From: Daryle Walker (darylew_at_[hidden])
Date: 2005-09-18 14:31:05
On 9/16/05 11:44 AM, "Eric Niebler" <eric_at_[hidden]> wrote:
> Daryle Walker wrote:
>> On 9/15/05 1:10 PM, "Eric Niebler" <eric_at_[hidden]> wrote:
>>> In practice, the only reason why you might iterator over all sub-matches is
>>> to print them out. Otherwise, the sub-matches are accessed randomly,
>>> because (for example) the 1st sub-match is a date and the 3rd sub-match is
>>> an email address, and I'm not interested in the 2nd. See?
>> It looks like the current setup is not STL-friendly. Most of the "what"
>> list is one type of thing, the in-order pieces of the regex parse. The
>> first item of the list doesn't match that pattern (since it's the whole
>> parse). I'm guessing that this "old" way wasn't a problem because people
>> expected 1-based arrays, so the 0-index could be special. That doesn't
>> in a 0-based array culture, like C++ (or C). C++ people would expect the
>> 0-index element to match the general rule of the list. This mixing of
>> element types mixes concerns (violating "keep it simple, silly"). A
>> STL-friendly alternative would to have separate member functions for the
>> whole-parse and the list-of-parse-pieces, then have a special function
>> (member or non-member) that generates a regex-culture combined list.
> I agree, if we we're only concerned about satisfying people familiar
> with C++ culture. But we are also trying to satisfy people familiar with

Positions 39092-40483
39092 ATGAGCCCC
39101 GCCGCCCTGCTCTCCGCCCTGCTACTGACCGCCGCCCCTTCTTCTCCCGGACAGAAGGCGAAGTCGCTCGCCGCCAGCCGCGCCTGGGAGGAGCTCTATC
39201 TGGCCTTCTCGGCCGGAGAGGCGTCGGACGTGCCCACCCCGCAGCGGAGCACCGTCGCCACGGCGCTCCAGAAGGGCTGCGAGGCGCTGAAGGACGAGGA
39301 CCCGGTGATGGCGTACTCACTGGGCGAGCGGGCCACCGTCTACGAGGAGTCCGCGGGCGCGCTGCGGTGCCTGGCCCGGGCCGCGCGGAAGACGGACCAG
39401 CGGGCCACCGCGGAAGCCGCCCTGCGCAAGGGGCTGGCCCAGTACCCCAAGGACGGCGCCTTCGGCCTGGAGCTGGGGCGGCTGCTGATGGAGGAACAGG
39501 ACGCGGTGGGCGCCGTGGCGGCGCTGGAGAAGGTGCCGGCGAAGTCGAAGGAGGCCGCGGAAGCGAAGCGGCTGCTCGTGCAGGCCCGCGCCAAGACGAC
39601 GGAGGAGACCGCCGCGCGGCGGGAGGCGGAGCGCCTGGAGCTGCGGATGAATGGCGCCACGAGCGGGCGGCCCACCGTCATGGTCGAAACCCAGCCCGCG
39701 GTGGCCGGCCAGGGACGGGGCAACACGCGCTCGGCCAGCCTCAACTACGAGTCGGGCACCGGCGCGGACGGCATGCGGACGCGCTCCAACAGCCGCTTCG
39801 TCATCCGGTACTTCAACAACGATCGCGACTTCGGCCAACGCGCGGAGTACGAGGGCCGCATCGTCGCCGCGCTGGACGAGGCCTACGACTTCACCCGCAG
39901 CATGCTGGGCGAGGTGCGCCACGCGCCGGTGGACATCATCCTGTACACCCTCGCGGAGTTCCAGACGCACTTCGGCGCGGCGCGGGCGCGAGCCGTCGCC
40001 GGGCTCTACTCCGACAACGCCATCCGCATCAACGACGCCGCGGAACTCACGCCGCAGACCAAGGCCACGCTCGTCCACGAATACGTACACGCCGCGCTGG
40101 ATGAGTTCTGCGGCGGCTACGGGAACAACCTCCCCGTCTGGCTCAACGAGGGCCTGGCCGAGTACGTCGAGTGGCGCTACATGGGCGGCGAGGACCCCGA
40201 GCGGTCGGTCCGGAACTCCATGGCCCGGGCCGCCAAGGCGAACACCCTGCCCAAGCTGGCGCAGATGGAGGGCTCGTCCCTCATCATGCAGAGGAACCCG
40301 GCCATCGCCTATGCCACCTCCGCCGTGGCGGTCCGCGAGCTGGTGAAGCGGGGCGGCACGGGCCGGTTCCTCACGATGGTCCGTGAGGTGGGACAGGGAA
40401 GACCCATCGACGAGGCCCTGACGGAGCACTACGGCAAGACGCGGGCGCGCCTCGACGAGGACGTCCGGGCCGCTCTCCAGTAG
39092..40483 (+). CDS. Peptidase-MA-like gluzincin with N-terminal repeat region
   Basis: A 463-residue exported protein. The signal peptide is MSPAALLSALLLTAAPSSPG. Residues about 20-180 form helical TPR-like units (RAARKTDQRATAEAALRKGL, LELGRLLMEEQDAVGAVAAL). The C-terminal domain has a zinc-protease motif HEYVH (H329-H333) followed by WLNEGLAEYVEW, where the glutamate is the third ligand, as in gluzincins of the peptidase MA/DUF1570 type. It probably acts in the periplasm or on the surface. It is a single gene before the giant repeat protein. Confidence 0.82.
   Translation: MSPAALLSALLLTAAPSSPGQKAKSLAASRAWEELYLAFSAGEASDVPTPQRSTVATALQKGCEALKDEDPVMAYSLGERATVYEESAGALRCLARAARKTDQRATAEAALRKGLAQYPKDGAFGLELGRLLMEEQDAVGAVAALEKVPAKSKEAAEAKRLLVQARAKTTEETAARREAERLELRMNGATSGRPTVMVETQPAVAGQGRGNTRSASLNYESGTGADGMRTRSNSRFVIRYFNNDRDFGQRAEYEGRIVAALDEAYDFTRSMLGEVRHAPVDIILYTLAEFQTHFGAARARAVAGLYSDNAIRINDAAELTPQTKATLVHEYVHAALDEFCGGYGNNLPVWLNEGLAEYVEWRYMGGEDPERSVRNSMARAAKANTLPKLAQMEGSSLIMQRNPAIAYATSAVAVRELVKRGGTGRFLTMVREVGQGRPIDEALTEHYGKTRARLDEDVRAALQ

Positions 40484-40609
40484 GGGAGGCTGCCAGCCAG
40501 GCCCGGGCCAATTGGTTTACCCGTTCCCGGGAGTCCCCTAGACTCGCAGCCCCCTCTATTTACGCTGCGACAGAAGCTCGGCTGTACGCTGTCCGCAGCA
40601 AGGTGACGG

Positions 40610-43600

> regex culture. Every regex package out there I know of that supports
> back-references begins numbering captures at 1. I don't know why. But I
> do know that to break with that tradition now would cause massive
> confusion. Besides, I'm trying to minimize the differences between
> xpressive's interface and TR1 regex.
I wasn't considering back-references. Does the list have to be tied to
back-references at this level?
> Is it a wart? OK, I agree. But frankly, I don't feel that this is an
> ugly enough wart for me to break with established practice.
But we should strive for an optimal interface, and then go back for any
"necessary" warts. Since the nature of the 0-element is different from the
rest of the elements, I'm guessing that you generate that element in a
different manner than the others. Is that correct? If so, then you're
handling the elements differently anyway in your internal computations and
just merging them together at the user level. You already did the work for
what I asked for; you're just doing extra work in hiding it.
Didn't the "old" way just use numeric indices, never going through the list
via single-step iteration? So there was never a mixed-metaphor problem that
we have now.
-- Daryle Walker Mac, Internet, and Video Game Junkie darylew AT hotmail DOT com
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